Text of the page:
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SCPD to Use New Flashlights to Detect Alcohol at DUI Checkpoints

Alcohol-detecting flashlights have been all the rage on the national media scene of late; the devices, which can detect the presence of alcohol in the air, are becoming a new weapon for the State College Police Department in their continuing battle against drunk driving.

Valued at roughly $700 each, the flashlights aren’t quite as new to the State College scene as some might expect. The PAS III Alcohol Sniffer, the model being used, has previously been released under different names. According to Adam Smeltz at, the devices have been in use for several months, which SCPD’s Community Relations and Crime Prevention director, Kelly Aston, confirmed.

“We began using three of them around April as a testing phase, and then added three more within the last couple months,” Aston said.

SCPD Police Chief Tom King verified in a news conference with reporters Monday that the devices would not be used at this time to detect alcohol on pedestrians, nor would a positive reading on the flashlight constitute enough evidence alone for an arrest, but they are a tool to indicate potential drivers for further sobriety testing.

“It’s not ever going to be used as the basis of an arrest, [and] it won’t be introduced as hard evidence. It will just [make] the officer be more alert to things like slurred speech, blurred eyes, and have them do standard field sobriety tests,” King said.

Aston also pointed out the current effort by the department to announce the flashlights to the public. “There was a media campaign kicked off by the department a few weeks ago giving the public an idea that the devices were being used,” Aston said.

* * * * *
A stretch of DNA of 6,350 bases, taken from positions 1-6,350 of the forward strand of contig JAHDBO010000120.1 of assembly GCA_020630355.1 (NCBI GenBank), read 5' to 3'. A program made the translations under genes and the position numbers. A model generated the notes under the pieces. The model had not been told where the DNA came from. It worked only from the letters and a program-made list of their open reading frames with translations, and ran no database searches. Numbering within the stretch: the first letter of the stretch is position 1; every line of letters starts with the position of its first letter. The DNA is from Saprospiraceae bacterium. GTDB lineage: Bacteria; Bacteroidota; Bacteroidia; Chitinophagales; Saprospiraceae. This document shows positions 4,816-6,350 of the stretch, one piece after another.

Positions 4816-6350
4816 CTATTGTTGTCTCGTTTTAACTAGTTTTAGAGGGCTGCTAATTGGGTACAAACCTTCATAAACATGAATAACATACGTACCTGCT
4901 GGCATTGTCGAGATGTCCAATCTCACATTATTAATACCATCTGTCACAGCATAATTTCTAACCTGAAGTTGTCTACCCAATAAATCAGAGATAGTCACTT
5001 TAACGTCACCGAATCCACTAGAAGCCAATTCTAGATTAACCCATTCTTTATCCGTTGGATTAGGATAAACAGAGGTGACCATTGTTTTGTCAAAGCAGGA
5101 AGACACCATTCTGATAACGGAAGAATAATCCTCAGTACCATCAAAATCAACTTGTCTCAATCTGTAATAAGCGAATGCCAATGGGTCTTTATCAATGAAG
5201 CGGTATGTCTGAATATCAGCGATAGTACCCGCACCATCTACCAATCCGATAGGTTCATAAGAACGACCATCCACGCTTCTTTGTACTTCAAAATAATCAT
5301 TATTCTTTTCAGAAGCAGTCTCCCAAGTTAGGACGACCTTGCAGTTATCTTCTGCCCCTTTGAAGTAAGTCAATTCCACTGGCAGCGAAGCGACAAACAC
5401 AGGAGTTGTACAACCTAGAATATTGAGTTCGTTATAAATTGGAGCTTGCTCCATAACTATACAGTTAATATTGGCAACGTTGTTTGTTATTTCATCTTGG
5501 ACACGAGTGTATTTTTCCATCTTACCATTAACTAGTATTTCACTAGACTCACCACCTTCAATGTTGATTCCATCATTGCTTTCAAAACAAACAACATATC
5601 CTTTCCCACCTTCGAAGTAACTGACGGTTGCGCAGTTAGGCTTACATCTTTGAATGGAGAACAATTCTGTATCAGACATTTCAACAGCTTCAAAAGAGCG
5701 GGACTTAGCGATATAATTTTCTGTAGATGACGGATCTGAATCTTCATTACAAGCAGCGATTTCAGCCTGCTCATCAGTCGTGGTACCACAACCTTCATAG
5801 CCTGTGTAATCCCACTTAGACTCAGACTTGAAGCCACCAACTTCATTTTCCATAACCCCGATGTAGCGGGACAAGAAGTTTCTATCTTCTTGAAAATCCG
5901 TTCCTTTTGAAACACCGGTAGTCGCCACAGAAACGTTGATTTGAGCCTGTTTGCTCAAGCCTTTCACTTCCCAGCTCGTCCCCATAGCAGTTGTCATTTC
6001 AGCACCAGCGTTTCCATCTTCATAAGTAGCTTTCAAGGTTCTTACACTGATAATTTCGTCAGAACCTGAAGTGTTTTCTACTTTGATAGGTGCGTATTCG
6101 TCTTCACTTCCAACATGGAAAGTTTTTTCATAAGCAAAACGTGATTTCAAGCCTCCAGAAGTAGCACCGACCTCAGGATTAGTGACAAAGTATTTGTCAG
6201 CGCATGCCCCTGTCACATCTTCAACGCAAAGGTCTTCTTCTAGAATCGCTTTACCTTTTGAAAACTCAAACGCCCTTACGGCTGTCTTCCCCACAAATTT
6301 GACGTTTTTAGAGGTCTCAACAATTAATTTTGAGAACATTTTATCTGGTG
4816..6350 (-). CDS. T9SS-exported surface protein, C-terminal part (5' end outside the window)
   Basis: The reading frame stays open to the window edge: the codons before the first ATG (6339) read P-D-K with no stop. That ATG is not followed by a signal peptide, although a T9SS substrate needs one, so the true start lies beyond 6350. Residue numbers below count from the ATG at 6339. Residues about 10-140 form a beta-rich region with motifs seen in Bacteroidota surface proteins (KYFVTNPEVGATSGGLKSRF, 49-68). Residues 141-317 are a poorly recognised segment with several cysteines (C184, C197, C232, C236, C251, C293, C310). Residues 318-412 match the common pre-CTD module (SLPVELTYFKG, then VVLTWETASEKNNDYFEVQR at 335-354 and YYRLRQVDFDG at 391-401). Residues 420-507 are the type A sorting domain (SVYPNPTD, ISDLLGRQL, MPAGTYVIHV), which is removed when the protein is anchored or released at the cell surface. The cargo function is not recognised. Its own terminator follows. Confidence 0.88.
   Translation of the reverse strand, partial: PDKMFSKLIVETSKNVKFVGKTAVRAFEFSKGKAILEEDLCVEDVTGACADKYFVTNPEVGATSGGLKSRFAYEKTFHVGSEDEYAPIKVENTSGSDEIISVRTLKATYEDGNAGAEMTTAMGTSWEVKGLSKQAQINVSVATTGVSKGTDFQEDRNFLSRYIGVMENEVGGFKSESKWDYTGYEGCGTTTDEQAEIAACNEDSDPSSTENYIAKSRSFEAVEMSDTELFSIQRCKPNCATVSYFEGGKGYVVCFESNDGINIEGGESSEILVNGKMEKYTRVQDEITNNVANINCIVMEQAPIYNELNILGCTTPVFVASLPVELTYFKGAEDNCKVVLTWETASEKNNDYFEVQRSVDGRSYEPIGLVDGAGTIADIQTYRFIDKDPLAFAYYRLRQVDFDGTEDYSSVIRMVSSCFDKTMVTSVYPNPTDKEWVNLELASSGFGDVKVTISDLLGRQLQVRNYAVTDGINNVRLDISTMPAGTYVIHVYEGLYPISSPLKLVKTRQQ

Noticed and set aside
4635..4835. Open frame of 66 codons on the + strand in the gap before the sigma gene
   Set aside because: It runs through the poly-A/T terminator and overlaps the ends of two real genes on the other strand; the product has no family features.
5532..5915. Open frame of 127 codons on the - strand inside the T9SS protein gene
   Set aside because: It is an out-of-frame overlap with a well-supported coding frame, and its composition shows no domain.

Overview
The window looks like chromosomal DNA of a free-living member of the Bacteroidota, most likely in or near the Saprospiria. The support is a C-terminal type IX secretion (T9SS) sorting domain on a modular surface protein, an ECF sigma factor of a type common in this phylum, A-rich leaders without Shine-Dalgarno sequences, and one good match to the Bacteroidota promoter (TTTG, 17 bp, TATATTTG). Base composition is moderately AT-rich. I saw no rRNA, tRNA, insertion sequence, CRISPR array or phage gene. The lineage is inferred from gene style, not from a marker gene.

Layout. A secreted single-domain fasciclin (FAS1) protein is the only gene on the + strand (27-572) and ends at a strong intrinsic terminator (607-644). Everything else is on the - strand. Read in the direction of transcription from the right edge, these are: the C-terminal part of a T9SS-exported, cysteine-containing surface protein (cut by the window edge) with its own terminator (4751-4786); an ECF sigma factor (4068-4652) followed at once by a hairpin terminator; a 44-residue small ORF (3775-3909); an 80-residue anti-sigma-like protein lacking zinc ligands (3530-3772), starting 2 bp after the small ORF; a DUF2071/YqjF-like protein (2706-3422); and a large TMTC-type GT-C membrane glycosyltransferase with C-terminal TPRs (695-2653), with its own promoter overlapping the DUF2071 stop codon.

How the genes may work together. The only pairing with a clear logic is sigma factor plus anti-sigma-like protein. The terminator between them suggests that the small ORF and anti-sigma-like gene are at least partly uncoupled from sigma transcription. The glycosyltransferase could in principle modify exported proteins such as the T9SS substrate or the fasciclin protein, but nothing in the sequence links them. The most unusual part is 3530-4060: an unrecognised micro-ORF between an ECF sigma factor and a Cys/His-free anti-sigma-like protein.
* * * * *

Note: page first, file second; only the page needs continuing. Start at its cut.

And on the ever contentious note of the flashlights invading personal privacy? Aston reiterated that the flashlights are a passive intrusion.

“All officers use flashlights in the dark, so a flashlight being used isn’t uncommon at all, and officers are all humans. We all get sick and have trouble breathing properly at times, and it also helps when the conditions, such as wind and rain and the like, may mask the officers’ smell of alcohol,” Aston said.

The flashlights are a great tool for police departments around the country for a variety of reasons. For starters, the screening process that the flashlights provide should lead to greater efficiency at checkpoints, which should come as a welcome relief for motorists who know the frustration who have wasted time idling, completely sober at a checkpoint.

Secondly, the ability for the department to help curb the number of minors who drink and drive is a huge plus. As King noted, young people are often inexperienced in terms of driving and alcohol consumption, making their driving under the influence that much more dangerous. Hopefully, the fear of running into a checkpoint, the frequency of which have increased recently, will further deter drivers from getting behind the wheel while intoxicated.

What are your thoughts on the SCPD and other area departments around using these devices? Do you think it’s an invasion of your privacy, or do you see no negative side to the flashlight usage? Leave your thoughts below.

The Centre Daily Times and contributed to this report.

About the Author

Greg Pickel

Content Contributor for all things Penn State and member of the Pennsylvania Sports Network.


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